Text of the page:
Astronomy

What are the most visible constellations from NJ?

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2014-07-09 19:21:41
2014-07-09 19:21:41

The Big Dipper and the Ursa Major are the most visible constellations from NJ. The May constellations that contains over 200 galaxies is also one of the most visible constellations from NJ.

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There are many popular constellations that are visible from Canada. Popular constellations include the big and little dipper for example.


It depends on your location and the time of year as to what constellations are or are not visible.


The constellations along or near the ecliptic, including the constellations of the Zodiac, are visible from most of north and south america. At high latitudes in either direction, the equatorial constellations will be pretty low on the horizon and may not be visible unless the terrain is fairly flat, or from high elevations such as mountain peaks.


Stars are visible at night. Constellations are simply groups of stars as seen from earth, and they are also visible at night.


Due to the rotation of the Earth, the constellations overhead in the day time (which are not visible as it is) are not the same ones visible at night. However, the constellations in today's day sky are the same constellations in the night sky 6 months from now, and the constellations in tonight's night sky are the same constellations in the day sky 6 months from now.



Half of all constellations are visible from the north pole, andall of them are visible from one inch north of the equator.


because the earth spins on an axis and during the different parts of the year certain constellations are visible.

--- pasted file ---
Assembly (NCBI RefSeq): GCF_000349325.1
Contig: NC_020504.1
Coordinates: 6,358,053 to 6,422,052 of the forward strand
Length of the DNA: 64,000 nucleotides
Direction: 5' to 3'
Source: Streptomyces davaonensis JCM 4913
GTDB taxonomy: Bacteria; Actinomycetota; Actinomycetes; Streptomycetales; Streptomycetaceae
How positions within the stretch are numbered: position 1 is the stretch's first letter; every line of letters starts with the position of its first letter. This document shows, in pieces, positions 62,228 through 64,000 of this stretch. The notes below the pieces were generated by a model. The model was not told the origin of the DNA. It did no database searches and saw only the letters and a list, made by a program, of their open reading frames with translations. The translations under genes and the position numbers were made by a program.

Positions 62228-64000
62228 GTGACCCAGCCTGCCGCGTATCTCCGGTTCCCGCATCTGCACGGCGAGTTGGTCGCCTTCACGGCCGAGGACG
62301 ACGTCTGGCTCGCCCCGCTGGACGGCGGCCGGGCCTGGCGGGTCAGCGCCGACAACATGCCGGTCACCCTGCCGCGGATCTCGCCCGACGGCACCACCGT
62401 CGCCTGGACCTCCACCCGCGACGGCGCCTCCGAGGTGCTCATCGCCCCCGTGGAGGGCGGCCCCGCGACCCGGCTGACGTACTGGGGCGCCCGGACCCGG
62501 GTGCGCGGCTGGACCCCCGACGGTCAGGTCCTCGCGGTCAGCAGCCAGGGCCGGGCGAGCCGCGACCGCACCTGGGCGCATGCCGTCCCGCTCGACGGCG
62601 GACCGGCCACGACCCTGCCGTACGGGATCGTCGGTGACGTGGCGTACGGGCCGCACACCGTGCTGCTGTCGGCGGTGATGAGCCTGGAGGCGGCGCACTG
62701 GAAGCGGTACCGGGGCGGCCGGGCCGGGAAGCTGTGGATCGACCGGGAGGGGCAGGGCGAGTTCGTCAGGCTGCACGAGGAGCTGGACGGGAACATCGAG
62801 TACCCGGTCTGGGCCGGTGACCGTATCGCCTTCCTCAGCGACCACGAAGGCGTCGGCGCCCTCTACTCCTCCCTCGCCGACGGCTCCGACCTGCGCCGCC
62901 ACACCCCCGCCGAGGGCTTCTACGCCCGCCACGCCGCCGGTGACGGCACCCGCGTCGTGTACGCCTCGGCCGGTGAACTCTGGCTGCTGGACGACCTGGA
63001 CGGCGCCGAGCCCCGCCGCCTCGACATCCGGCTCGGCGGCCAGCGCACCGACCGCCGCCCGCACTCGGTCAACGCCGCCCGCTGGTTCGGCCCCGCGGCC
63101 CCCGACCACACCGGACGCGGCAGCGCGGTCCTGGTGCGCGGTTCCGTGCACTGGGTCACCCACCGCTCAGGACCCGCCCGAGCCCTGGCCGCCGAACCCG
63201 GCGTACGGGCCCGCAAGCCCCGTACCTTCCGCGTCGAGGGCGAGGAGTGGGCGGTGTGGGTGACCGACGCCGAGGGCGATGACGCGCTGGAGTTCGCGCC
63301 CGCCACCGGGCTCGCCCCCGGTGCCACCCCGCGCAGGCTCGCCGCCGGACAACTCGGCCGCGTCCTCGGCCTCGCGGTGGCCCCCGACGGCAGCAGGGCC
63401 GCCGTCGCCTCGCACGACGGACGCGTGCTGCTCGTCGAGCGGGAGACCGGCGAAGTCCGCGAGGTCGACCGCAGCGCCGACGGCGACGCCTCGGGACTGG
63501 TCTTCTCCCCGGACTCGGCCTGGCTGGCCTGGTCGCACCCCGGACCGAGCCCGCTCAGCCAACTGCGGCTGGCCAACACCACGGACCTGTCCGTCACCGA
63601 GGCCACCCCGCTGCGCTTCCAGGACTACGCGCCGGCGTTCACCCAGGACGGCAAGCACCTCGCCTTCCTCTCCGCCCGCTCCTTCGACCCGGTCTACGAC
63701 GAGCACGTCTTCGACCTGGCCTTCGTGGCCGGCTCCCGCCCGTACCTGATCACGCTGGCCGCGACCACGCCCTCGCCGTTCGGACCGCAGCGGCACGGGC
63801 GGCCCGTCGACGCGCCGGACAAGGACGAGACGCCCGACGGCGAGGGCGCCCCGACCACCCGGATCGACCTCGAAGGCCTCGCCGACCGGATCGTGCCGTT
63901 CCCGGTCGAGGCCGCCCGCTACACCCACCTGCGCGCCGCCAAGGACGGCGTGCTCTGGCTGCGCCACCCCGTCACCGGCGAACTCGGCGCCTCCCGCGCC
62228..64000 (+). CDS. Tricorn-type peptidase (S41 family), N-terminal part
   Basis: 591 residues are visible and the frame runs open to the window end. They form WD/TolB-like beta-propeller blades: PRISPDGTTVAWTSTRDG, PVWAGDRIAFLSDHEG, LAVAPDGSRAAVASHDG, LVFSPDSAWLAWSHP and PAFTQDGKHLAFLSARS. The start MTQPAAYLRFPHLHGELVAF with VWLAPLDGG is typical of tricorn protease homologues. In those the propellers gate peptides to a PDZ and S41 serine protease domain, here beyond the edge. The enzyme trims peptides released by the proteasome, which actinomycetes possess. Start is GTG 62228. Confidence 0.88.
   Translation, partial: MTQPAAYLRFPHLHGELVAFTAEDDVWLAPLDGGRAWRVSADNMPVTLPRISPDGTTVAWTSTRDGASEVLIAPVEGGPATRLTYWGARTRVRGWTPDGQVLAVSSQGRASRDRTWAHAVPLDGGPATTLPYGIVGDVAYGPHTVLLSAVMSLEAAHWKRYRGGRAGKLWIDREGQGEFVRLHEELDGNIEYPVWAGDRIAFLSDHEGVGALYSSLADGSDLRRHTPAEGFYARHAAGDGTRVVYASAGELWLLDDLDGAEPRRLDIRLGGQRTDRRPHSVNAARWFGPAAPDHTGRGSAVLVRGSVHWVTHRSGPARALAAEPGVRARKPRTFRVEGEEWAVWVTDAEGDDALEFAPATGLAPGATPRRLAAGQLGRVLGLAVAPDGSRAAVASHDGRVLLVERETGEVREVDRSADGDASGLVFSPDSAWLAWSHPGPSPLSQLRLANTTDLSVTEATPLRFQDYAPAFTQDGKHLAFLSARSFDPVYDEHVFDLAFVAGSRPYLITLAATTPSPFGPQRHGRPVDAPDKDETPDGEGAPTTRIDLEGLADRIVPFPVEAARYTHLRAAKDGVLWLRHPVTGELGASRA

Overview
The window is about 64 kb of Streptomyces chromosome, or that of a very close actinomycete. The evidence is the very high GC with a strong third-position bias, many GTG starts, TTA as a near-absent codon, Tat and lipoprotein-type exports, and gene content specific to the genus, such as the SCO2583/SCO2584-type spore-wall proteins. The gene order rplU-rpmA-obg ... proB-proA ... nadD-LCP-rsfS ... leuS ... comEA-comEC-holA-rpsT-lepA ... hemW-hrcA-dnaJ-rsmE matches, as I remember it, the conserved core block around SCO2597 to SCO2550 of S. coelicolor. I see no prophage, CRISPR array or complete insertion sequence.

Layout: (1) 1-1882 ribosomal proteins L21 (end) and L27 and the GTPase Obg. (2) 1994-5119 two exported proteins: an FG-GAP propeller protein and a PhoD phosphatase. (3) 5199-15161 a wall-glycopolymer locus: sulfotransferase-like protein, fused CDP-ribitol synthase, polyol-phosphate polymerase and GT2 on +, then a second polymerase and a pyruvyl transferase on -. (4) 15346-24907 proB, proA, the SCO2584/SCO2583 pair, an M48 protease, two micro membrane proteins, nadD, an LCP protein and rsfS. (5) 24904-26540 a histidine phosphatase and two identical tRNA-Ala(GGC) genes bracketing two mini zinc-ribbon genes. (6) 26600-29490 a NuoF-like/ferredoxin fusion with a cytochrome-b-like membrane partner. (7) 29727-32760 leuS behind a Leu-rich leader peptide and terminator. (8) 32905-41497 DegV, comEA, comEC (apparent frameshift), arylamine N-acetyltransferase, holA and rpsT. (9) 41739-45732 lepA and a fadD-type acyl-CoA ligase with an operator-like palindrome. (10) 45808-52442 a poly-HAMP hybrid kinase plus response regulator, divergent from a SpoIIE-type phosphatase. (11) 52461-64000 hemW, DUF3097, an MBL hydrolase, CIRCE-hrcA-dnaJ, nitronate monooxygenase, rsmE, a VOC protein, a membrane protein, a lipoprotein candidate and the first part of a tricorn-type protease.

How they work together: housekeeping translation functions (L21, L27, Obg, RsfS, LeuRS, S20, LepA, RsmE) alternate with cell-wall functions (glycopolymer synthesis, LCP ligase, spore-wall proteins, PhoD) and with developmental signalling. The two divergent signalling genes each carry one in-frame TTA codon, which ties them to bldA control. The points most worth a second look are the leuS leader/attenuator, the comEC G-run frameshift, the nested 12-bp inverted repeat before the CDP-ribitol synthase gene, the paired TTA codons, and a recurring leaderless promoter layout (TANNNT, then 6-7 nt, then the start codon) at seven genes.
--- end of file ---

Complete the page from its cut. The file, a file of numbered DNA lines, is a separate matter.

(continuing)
Stars are not constellations. A constellation is an area in the sky where stars are visible, usually in recognisable patterns. There are officially 88 constellations.


The following constellations are visible in the month of March: Cancer, Canis Minor, Carina, Lynx, Puppis, Pyxis, Vela and Volans


The earth's position has no affect on constellations' visibility. The position of the viewer on the surface of the earth will affect what constellations are visible.


The constellations near the plane of the ecliptic (the zodiacal constellations) are only visible at certain times of the year. The constellations towards the poles (N and S) are visible at all times of the year from their respective hemispheres. In the South, the Southern Cross would be one example and in the North the Great Bear (or plough) would be another.


There are 88 official constellations, all of which are visible from Earth, but not from every location.


The Earth orbiting the Sun is responsible for the regular seasonal changes of the constellations visible in the night sky.


Draco is just west (higher longitude) of Ursa Major and Ursa Minor. All three are "circumpolar" constellations visible for most of the year in the Northern Hemisphere.









There are more than 40 visible constellations during Winter.



There are 88 "official" constellations recognized by the International Astronomical Union, the body that decides such things.



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